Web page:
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Three Queens Protected Bike Lanes to be Fortified With Cement Barriers

The protected bike lane on Queens Boulevard, between Yellowstone Boulevard and 73rd Street, in Forest Hills. The plastic bollards will soon be replaced by cement barrier (Photo: DOT) 

Feb. 22, 2022 By Allie Griffin

Three protected bike lanes in Queens will be getting safety upgrades as part of an effort to better protect cyclists from cars throughout the city, the Department of Transportation announced Friday.

Bike lanes in Long Island City, Astoria and Forest Hills will be among the first lanes in the city to have their plastic bollards replaced with cement barriers through the initiative. Four Manhattan bike lanes are also scheduled for the first updates.

The three Queens lanes that will be hardened are Crescent Street from Queens Plaza North to Hoyt Avenue North in Long Island City and Astoria; Vernon Boulevard from 46th Avenue to 30th Road in Long Island City and Astoria; and Queens Boulevard from 73rd Street to Yellowstone Boulevard in Forest Hills.

The three Queens and four Manhattan protected bike lanes are the first lanes in the program. The DOT plans to harden a total 20 miles of the 40 existing miles of delineator-protected bike lanes in the city by the end of 2023. Existing plastic bollards currently separating bike lanes from car lanes will be removed and replaced with cement Jersey barriers that weigh several tons.

“New York City’s cyclists deserve to be safe everywhere, but especially in protected lanes – where drivers will too often disrespect and block that critical space,” DOT Commissioner Ydanis Rodriguez said in a statement. “We have an actionable, concrete plan to protect cyclists and we are going to deliver on this work to keep our lanes clear.”

He thanked cycling and transportation advocates for helping identify the bike lanes in greatest need of better protection. The DOT chose lanes with high ridership, a history of cars blocking the bike lanes and/or lanes adjacent to heavy car traffic for the initiative.

The Crescent Street bike lane is one of three Queens protected bike lanes that will soon get new cement barriers. In this photo a USPS van is blocking the lane (twitter)

Queens Borough President Donovan Richards said the effort is a great step toward improving cyclists’ safety in the city.

“These enhanced safety measures will provide bicyclists with the solid protection they deserve and will help unclog our roads and reduce pollution by encouraging more people to travel by bicycle,” Richards said in a statement. “I look forward to seeing the hardening of the bike lines at three high-volume locations in Queens in the coming weeks.”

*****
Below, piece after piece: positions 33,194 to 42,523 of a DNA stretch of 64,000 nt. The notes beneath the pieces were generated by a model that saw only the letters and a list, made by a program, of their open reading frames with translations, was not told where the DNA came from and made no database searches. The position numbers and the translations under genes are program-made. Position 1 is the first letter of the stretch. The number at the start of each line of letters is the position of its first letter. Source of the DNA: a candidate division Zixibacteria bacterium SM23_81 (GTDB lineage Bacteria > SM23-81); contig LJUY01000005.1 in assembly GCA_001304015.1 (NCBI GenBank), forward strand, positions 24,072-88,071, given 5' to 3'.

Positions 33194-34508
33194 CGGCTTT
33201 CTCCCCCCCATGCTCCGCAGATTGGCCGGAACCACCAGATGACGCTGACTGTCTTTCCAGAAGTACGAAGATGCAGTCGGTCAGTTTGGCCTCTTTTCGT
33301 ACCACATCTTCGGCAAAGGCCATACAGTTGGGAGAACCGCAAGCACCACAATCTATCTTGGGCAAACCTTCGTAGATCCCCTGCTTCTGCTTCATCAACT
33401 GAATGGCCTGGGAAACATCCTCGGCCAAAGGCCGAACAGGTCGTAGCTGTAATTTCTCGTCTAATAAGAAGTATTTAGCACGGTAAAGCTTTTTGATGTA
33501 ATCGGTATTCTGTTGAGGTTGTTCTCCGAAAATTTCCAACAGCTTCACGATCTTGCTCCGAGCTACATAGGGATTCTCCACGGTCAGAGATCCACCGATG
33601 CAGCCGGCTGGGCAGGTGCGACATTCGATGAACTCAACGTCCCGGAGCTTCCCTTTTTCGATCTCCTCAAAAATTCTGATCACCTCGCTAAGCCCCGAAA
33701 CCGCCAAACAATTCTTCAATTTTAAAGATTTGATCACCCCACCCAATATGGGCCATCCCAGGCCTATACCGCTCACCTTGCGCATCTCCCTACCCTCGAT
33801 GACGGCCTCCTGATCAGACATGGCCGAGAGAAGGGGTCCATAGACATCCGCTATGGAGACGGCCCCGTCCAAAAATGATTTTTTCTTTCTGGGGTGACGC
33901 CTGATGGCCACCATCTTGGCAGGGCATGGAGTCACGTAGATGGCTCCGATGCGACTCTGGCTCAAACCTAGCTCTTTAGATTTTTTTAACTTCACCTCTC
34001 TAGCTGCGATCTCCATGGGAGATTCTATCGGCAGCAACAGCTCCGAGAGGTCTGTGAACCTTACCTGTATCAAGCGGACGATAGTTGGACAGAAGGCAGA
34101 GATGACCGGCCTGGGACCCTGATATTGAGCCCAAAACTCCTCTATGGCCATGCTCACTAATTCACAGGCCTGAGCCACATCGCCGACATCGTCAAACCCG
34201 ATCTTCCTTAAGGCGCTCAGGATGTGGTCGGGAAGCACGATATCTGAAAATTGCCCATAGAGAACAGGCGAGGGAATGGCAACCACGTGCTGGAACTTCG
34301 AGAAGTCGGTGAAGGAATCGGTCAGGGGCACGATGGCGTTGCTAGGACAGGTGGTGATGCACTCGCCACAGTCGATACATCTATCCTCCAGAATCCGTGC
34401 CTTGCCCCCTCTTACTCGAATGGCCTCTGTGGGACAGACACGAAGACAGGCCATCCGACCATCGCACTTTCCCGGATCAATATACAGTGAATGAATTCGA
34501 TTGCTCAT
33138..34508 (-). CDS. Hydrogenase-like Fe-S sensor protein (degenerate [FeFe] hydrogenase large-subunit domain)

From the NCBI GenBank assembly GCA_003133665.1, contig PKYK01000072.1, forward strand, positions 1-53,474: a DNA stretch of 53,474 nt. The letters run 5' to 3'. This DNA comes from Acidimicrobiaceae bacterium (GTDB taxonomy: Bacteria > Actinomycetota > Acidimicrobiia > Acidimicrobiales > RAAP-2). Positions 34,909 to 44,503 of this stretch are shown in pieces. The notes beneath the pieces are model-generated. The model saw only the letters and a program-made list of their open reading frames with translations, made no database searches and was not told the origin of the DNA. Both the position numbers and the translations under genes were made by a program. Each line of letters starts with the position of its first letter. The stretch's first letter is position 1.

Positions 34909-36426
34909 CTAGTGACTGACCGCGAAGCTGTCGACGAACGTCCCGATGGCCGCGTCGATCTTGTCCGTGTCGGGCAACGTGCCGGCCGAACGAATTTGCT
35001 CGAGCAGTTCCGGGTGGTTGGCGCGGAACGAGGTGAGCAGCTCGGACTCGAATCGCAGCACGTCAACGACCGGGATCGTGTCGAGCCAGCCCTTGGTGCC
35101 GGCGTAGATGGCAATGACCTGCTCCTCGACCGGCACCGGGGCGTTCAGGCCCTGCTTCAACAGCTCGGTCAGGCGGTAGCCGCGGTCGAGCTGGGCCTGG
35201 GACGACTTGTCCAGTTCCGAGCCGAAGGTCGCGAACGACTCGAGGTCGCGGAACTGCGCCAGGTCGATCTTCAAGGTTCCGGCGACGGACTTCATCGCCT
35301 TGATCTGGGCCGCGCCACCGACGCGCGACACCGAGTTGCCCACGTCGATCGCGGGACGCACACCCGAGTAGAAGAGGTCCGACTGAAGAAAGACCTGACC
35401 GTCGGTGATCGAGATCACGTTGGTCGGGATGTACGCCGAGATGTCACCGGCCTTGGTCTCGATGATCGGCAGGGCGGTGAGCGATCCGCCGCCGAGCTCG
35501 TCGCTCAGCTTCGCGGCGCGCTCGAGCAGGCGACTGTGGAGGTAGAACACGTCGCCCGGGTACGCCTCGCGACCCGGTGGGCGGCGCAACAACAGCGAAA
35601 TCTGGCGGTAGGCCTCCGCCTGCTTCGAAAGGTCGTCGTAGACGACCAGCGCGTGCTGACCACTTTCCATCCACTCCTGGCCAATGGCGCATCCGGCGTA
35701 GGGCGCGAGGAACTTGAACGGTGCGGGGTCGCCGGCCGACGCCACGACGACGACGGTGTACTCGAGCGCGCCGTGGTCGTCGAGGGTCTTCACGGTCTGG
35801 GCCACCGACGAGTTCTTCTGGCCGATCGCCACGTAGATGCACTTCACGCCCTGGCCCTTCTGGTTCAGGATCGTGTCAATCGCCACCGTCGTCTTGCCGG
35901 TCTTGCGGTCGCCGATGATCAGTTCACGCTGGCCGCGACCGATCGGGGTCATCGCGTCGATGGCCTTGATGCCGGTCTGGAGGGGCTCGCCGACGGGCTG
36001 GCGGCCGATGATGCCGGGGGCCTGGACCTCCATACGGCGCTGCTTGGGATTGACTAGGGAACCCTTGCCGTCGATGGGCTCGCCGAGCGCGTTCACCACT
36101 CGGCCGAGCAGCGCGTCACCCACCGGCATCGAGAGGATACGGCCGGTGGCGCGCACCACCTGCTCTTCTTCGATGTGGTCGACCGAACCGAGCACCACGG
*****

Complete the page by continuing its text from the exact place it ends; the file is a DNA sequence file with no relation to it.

Queens Assembly Member Andrew Hevesi also applauded the DOT’s plan, noting its need in his district that covers Forest Hills.

“I am glad to hear that hardened protected bike lanes are finally coming to Queens Boulevard!” Hevesi said. “New Yorkers deserve safe streets in which they can traverse without fear of needless tragedy.”

The effort coincides with the department’s commitment to build new protected bike lanes throughout the city. The DOT is testing several alternatives to plastic bollards for future lanes, including rubber and concrete barriers as well as curb designs that separate bike lanes from car lanes without requiring large-scale installations.

Queens Council Member Shekar Krishnan and Transportation Alternatives Executive Director Danny Harris both said the new protection features will save lives.

DOT crews installing new cement barriers along a protected bike lane in Manhattan (DOT)

“New Yorkers are walking more and bike ridership has increased in recent years, and our city needs to be more accessible and safer for those not behind the wheel,” Krishnan said. “We must improve our infrastructure to protect bikers and pedestrians across the Five Boroughs.”

Harris said the cement barriers offer actual protection that is sorely needed for the city’s cyclists.

“Real protection, not just plastic or paint, is needed to keep people riding bikes safe,” he said in a statement Friday. “Today’s announcement by Commissioner Rodriguez to upgrade 20 miles of plastic-marked bike lanes will save lives,”

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Frustrated

In Queens, these “bike lanes” are used more by delivery people on motorized bicycles and scooters that remain unregulated. Along Queens Boulevard, placing static barriers will hinder traffic and cause potential delays for city buses and/or emergency vehicles. Maybe some of the money used for this could be spent on repairing existing infrastructure or the subway system. Seems somewhat misguided.

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